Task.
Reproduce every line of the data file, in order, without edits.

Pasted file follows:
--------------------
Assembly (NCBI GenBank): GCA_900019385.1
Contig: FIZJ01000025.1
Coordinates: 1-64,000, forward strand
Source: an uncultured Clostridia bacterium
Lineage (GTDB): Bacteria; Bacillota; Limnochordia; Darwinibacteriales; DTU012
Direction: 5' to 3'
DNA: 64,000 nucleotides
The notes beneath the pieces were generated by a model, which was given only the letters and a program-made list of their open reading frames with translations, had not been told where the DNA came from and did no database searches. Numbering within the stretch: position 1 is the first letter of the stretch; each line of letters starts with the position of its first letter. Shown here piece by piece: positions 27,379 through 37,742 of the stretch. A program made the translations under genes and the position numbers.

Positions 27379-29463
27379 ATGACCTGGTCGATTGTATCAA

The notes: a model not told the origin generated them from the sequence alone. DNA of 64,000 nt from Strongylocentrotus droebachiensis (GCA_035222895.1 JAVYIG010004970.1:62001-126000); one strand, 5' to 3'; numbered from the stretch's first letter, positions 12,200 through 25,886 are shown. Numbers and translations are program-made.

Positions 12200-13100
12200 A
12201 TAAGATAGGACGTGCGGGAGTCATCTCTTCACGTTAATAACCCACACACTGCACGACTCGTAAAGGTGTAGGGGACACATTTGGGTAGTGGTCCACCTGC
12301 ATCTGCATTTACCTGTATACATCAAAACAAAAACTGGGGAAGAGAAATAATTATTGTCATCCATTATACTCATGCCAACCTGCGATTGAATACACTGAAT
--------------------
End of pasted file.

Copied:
Assembly (NCBI GenBank): GCA_900019385.1
Contig: FIZJ01000025.1
Coordinates: 1-64,000, forward strand
Source: an uncultured Clostridia bacterium
Lineage (GTDB): Bacteria; Bacillota; Limnochordia; Darwinibacteriales; DTU012
Direction: 5' to 3'
DNA: 64,000 nucleotides
The notes beneath the pieces were generated by a model, which was given only the letters and a program-made list of their open reading frames with translations, had not been told where the DNA came from and did no database searches. Numbering within the stretch: position 1 is the first letter of the stretch; each line of letters starts with the position of its first letter. Shown here piece by piece: positions 27,379 through 37,742 of the stretch. A program made the translations under genes and the position numbers.

Positions 27379-29463
27379 ATGACCTGGTCGATTGTATCAA

The notes: a model not told the origin generated them from the sequence alone. DNA of 64,000 nt from Strongylocentrotus droebachiensis (GCA_035222895.1 JAVYIG010004970.1:62001-126000); one strand, 5' to 3'; numbered from the stretch's first letter, positions 12,200 through 25,886 are shown. Numbers and translations are program-made.

Positions 12200-13100
12200 A
12201 TAAGATAGGACGTGCGGGAGTCATCTCTTCACGTTAATAACCCACACACTGCACGACTCGTAAAGGTGTAGGGGACACATTTGGGTAGTGGTCCACCTGC
12301 ATCTGCATTTACCTGTATACATCAAAACAAAAACTGGGGAAGAGAAATAATTATTGTCATCCATTATACTCATGCCAACCTGCGATTGAATACACTGAAT